S.Africa’s Sibanye confirms over 2,000 layoffs at gold mines

South African precious metals producer Sibanye-Stillwater confirmed on Wednesday that it had laid off more than 2,000 gold miners as it shuts its loss-making Cooke shafts where illegal mining syndicates have plagued its operations.

South Africa's Sibanye Gold bids $294 mln for Aquarius Platinum

Layoffs are a thorny political and social issue in South Africa, where the jobless rate is close to 28 percent and labour groups including the National Union of Mineworkers (NUM) are allies of the ruling African National Congress (ANC).

The NUM, which plans to hold a rally on Wednesday to protest the job cuts, announced the retrenchments on Tuesday.

“Unfortunately it was not possible to define realistic arrangements to operate Cooke 1,2 and 3 on a profitable basis,” Sibanye said in a statement.

Sibanye has said it aims to not produce unprofitable ounces and that it expects a loss this year of at least 4.6 billion rand ($325 million) compared with attributable earnings of 3.7 billion rand last year due to of impairments and restructuring.

The company initially said that 2,025 workers would be laid off at Cooke while 1,350 elected voluntary separation packages. A spokesman later said around 165 of the job cuts were at its Beatrix West mine. The company has almost 59,000 employees.

The miner said it would keep Beatrix West running and that it would “remain in operation for as long as it makes a profit, on average, over any continuous period of three months.”

It had previously shelved plans to cut jobs at some of its platinum mines and said on Wednesday that transfers and other measures enabled it to preserve 3,282 jobs.

Sibanye said three months ago that layoffs were in the pipeline as it embarked on restructuring talks, mandated by law, with unions and the government.

The Cooke operations 80 km (50 miles) west of Johannesburg have been the centre of illegal mining activities, hitting profit margins because of security costs and lost ore. The shafts also experienced a violent wildcat strike in June.

Illegal gold mining has plagued South Africa for decades, with bullion pilfered from disused and operating mines, and Sibanye has vowed to clear illegal miners from its shafts by January.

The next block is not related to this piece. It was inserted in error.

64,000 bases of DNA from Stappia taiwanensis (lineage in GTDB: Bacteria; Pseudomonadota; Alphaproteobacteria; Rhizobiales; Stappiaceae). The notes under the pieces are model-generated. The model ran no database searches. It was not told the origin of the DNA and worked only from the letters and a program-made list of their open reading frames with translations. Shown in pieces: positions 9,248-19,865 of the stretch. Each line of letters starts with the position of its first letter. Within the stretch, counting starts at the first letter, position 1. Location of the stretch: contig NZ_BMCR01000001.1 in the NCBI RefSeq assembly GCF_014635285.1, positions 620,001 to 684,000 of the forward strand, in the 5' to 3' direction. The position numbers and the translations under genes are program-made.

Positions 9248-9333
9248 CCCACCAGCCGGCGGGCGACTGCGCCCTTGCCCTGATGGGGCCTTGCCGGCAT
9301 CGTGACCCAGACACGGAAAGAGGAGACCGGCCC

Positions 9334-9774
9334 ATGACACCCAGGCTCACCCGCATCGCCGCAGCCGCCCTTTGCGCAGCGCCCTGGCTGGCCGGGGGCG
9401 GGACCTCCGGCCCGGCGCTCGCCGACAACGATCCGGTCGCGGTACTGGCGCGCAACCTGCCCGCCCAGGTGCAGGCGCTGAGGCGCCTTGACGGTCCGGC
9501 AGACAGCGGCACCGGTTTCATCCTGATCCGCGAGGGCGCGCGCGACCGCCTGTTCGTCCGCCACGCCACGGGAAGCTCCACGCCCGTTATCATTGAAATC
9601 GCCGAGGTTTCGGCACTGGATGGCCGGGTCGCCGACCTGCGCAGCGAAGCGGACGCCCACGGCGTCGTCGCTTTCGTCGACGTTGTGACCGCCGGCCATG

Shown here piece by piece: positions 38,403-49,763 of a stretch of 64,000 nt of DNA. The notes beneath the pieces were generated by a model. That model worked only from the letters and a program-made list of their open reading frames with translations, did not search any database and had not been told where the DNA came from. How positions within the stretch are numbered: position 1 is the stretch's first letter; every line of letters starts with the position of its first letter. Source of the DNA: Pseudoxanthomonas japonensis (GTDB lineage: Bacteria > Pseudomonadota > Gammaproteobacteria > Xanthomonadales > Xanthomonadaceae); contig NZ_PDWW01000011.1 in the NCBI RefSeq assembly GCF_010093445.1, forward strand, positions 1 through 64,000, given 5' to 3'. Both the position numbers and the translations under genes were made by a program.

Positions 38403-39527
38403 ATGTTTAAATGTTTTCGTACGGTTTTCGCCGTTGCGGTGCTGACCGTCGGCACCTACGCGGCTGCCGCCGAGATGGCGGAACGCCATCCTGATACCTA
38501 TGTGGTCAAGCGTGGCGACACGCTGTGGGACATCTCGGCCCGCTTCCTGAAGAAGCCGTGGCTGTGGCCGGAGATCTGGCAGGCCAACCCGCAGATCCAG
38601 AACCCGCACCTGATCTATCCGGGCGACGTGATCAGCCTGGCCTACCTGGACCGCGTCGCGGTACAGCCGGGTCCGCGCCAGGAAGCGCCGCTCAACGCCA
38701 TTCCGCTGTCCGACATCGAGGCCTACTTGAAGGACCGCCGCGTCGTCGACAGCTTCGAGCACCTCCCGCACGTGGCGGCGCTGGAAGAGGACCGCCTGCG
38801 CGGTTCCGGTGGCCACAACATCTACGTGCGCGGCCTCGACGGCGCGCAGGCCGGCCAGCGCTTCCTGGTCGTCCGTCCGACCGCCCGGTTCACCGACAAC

South Africa has produced over a third of the gold ever mined but the industry is in decline with shafts plunging to depths of up to 4 km and costs soaring.

According to Chamber of Mines data, the gold sector employed 116,500 miners in 2016, down 35 percent from 180,000 in 2004.

($1 = 14.1351 rand)

Editing by Kim Coghill and Jason Neely

Partner Content


THE COVID-19 GLOBAL pandemic has brought forward the future. It has brought about humanity’s biggest challenge in a century, to choose between...

Mauritius-Africa, a partnership for shared prosperity

By: Mathieu Mandeng In the current complex and challenging circumstances that are testing the...


The City of eThekwini pulled out all stops to give fans of the annual Vodacom Durban July (VDJ). The Virtual Vodacom Durban...

GAUTRAIN – Why It Matters

Economic growth continues to be one of the focus areas for the Gauteng Provincial Government (GPG) and the Gautrain responds to that...

Trending Now

Can These Companies Solve The Plastic Waste Problem?

Plastics are useful. They're used to help make lifesaving medical supplies, lightweight, fuel-efficient car parts, and insulation for our homes. But nearly half of all plastic produced goes towards single-use items such as bags, straws, utensils and

South Africa’s Denel tells unions it can’t honour court ruling on salaries

JOHANNESBURG (Reuters) - South Africa’s struggling state defence firm Denel told trade unions on Friday that it cannot honour a court ruling...

Botswana diamond exports fall by two thirds on COVID-19

GABORONE (Reuters) - Botswana’s rough diamond exports plunged 68% percent in the second quarter of the year, data published by the central...

Samsung, Google, and Apple’s war for smartphone buyers: CNBC After Hours

CNBC.com's MacKenzie Sigalos brings you the day's top business news headlines. On today's show, CNBC.com's Todd Haselton explains what the upcoming seasons of smartphone releases might look like in an economy with 10.2% unemployment. Plus, CNBC's Dei

Subscribe to our newsletter

Sign up for free newsletters and get more CNBC AFRICA delivered to your inbox

- Advertisement -